18. Stochastic differential equation model to Prendiville processes

    Energy Technology Data Exchange (ETDEWEB)

    Granita, E-mail: granitafc@gmail.com [Dept. of Mathematical Science, Universiti Teknologi Malaysia, 81310, Johor Malaysia (Malaysia); Bahar, Arifah [Dept. of Mathematical Science, Universiti Teknologi Malaysia, 81310, Johor Malaysia (Malaysia); UTM Center for Industrial & Applied Mathematics (UTM-CIAM) (Malaysia)

    2015-10-22

    The Prendiville process is another variation of the logistic model which assumes linearly decreasing population growth rate. It is a continuous time Markov chain (CTMC) taking integer values in the finite interval. The continuous time Markov chain can be approximated by stochastic differential equation (SDE). This paper discusses the stochastic differential equation of Prendiville process. The work started with the forward Kolmogorov equation in continuous time Markov chain of Prendiville process. Then it was formulated in the form of a central-difference approximation. The approximation was then used in Fokker-Planck equation in relation to the stochastic differential equation of the Prendiville process. The explicit solution of the Prendiville process was obtained from the stochastic differential equation. Therefore, the mean and variance function of the Prendiville process could be easily found from the explicit solution.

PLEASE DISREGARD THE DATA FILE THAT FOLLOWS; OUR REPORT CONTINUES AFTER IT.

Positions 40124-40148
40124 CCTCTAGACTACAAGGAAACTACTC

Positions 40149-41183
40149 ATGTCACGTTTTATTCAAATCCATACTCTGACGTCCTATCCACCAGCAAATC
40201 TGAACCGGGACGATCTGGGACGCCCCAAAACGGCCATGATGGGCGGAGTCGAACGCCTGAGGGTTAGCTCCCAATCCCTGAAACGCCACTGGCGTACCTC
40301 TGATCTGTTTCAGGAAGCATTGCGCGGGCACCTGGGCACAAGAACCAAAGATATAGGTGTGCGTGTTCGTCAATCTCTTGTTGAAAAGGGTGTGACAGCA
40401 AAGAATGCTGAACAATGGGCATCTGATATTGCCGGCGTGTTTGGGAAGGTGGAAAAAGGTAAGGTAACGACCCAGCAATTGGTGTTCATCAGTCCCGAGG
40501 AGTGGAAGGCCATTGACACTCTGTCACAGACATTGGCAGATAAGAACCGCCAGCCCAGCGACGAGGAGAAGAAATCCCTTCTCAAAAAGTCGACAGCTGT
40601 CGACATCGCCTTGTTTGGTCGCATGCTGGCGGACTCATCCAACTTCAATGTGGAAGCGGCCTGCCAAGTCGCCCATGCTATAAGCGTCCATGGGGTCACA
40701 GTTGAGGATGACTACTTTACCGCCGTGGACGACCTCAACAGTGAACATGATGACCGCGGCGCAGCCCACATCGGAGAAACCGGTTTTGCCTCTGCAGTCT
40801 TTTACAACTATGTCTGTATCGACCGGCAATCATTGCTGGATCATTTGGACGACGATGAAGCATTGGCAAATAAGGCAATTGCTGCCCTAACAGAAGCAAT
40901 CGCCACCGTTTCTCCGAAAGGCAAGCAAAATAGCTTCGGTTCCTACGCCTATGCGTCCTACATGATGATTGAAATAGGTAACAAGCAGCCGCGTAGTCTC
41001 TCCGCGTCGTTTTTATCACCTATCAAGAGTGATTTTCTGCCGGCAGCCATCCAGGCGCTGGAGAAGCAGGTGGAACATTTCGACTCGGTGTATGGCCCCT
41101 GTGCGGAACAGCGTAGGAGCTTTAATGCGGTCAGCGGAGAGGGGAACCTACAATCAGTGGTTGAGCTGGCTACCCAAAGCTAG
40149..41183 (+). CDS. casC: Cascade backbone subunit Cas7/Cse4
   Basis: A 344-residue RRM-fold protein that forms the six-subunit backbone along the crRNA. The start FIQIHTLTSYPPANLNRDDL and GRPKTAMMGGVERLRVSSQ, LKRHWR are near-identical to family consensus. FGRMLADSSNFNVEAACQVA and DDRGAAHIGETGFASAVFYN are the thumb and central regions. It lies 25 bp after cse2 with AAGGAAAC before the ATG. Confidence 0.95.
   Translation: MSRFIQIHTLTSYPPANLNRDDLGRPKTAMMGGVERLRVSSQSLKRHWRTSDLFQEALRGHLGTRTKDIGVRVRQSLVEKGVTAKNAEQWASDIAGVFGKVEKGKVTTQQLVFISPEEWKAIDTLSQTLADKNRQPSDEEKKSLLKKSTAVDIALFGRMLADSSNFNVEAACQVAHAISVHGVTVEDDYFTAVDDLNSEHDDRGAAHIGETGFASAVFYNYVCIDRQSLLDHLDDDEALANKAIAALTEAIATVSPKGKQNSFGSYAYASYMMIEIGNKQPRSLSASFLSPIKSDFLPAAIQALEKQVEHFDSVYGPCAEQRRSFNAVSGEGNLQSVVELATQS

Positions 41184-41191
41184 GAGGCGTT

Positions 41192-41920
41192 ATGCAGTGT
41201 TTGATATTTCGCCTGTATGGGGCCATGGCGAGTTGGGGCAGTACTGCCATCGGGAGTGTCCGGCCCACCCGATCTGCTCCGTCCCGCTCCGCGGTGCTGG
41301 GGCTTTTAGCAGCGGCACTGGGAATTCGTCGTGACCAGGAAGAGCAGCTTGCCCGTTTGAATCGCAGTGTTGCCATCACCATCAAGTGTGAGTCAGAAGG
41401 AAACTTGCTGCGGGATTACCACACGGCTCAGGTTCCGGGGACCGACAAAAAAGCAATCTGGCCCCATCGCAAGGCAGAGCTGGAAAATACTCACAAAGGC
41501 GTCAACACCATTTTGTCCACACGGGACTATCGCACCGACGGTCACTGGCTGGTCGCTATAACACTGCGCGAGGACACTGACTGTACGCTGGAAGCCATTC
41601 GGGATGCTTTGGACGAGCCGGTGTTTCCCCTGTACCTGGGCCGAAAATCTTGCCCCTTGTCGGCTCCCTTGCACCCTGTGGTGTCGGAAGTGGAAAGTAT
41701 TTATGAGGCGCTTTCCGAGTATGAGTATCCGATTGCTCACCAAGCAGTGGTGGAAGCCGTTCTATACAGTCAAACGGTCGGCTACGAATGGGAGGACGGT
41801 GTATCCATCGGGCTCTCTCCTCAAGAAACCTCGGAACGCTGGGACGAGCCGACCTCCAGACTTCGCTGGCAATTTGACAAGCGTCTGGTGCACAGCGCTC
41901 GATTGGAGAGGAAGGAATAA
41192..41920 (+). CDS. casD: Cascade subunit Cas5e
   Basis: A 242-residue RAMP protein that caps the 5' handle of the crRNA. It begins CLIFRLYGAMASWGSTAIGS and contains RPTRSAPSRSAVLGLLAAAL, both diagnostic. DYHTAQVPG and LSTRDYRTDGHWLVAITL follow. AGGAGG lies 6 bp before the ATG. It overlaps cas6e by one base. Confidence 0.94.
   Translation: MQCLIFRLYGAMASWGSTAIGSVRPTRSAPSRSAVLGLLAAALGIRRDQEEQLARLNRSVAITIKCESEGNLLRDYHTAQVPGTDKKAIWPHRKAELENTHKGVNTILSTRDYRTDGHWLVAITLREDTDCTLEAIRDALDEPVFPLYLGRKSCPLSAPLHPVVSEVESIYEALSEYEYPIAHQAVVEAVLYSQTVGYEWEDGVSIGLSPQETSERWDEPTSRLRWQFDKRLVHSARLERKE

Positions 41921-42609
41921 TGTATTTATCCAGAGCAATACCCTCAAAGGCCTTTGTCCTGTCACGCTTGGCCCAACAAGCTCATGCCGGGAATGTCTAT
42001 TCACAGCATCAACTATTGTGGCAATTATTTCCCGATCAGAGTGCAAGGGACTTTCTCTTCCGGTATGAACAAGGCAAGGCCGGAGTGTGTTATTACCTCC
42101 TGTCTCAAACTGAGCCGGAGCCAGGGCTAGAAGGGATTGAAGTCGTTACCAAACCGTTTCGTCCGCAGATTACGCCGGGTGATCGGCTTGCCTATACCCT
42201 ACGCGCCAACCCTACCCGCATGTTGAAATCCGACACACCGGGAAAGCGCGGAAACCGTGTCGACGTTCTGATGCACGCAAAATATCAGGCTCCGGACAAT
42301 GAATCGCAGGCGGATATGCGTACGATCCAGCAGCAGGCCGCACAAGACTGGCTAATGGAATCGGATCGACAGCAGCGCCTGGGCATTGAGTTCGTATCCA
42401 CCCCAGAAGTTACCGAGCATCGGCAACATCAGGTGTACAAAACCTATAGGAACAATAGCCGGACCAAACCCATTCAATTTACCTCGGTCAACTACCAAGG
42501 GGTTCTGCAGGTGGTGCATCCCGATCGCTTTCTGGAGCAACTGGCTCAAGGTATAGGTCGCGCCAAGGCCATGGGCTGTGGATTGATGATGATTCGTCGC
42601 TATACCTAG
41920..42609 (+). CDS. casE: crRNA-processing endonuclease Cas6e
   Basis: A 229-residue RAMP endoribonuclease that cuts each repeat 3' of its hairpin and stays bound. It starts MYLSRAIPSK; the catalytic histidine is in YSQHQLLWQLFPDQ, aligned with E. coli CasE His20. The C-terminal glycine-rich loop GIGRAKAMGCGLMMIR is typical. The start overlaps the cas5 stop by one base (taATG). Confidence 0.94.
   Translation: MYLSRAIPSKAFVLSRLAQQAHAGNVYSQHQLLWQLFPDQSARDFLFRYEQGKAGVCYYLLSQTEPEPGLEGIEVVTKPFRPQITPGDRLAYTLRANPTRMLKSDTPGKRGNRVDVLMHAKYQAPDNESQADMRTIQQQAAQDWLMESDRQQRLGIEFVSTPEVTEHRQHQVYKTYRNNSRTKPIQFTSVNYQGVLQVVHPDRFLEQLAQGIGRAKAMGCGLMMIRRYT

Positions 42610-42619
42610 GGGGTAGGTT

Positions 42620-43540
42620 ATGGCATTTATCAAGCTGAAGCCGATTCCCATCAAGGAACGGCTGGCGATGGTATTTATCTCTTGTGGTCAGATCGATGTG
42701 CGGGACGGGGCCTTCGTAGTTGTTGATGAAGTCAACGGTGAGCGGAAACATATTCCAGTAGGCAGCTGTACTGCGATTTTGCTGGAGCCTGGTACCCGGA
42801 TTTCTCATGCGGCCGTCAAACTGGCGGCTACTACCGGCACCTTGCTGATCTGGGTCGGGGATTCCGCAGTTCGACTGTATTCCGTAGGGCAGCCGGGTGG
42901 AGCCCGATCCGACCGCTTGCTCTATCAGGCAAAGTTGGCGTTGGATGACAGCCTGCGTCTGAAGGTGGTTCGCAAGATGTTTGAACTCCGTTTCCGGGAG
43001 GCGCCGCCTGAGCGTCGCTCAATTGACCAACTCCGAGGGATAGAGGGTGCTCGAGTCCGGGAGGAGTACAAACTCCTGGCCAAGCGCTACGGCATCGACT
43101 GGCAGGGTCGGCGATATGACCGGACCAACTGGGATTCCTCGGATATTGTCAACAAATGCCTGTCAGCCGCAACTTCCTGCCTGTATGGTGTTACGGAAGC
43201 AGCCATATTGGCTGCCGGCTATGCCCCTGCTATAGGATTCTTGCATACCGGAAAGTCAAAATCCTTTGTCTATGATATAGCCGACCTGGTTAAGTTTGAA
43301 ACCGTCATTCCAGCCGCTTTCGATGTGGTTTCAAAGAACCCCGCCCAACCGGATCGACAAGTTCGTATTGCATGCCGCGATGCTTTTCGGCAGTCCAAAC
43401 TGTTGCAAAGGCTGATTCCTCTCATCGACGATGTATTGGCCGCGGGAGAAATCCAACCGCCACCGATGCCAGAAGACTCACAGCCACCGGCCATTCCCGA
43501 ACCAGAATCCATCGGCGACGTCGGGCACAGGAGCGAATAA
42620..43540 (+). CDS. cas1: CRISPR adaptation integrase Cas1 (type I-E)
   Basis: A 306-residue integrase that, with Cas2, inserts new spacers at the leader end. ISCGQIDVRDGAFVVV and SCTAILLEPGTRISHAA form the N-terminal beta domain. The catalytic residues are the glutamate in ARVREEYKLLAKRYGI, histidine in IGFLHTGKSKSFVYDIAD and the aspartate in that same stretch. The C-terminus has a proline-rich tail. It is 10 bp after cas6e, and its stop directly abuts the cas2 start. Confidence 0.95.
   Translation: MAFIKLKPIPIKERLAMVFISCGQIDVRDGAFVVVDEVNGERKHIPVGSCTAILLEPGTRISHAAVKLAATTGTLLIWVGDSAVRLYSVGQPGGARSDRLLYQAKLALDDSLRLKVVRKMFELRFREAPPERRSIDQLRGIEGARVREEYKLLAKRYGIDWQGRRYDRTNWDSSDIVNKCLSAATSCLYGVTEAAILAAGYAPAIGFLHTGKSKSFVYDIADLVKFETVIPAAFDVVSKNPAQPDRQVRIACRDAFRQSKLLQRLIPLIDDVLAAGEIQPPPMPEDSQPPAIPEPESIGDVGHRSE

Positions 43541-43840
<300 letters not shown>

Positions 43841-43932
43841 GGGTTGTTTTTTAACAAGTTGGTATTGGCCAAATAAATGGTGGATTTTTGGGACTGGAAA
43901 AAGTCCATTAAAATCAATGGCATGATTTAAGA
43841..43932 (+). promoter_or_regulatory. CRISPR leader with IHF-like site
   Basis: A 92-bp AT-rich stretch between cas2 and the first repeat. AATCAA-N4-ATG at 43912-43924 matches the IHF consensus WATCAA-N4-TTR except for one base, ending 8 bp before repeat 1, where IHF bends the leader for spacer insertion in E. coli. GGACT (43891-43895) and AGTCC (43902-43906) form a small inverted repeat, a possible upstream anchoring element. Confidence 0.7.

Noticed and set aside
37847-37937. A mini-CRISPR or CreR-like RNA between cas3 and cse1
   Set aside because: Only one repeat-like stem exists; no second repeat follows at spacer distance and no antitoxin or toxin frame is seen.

19. Stochastic differential equation model to Prendiville processes

    International Nuclear Information System (INIS)

    Granita; Bahar, Arifah

    2015-01-01

    The Prendiville process is another variation of the logistic model which assumes linearly decreasing population growth rate. It is a continuous time Markov chain (CTMC) taking integer values in the finite interval. The continuous time Markov chain can be approximated by stochastic differential equation (SDE). This paper discusses the stochastic differential equation of Prendiville process. The work started with the forward Kolmogorov equation in continuous time Markov chain of Prendiville process. Then it was formulated in the form of a central-difference approximation. The approximation was then used in Fokker-Planck equation in relation to the stochastic differential equation of the Prendiville process. The explicit solution of the Prendiville process was obtained from the stochastic differential equation. Therefore, the mean and variance function of the Prendiville process could be easily found from the explicit solution

  20. Perturbation theory for continuous stochastic equations

    International Nuclear Information System (INIS)

    Chechetkin, V.R.; Lutovinov, V.S.

    1987-01-01

    The various general perturbational schemes for continuous stochastic equations are considered. These schemes have many analogous features with the iterational solution of Schwinger equation for S-matrix. The following problems are discussed: continuous stochastic evolution equations for probability distribution functionals, evolution equations for equal time correlators, perturbation theory for Gaussian and Poissonian additive noise, perturbation theory for birth and death processes, stochastic properties of systems with multiplicative noise. The general results are illustrated by diffusion-controlled reactions, fluctuations in closed systems with chemical processes, propagation of waves in random media in parabolic equation approximation, and non-equilibrium phase transitions in systems with Poissonian breeding centers. The rate of irreversible reaction X + X → A (Smoluchowski process) is calculated with the use of general theory based on continuous stochastic equations for birth and death processes. The threshold criterion and range of fluctuational region for synergetic phase transition in system with Poissonian breeding centers are also considered. (author)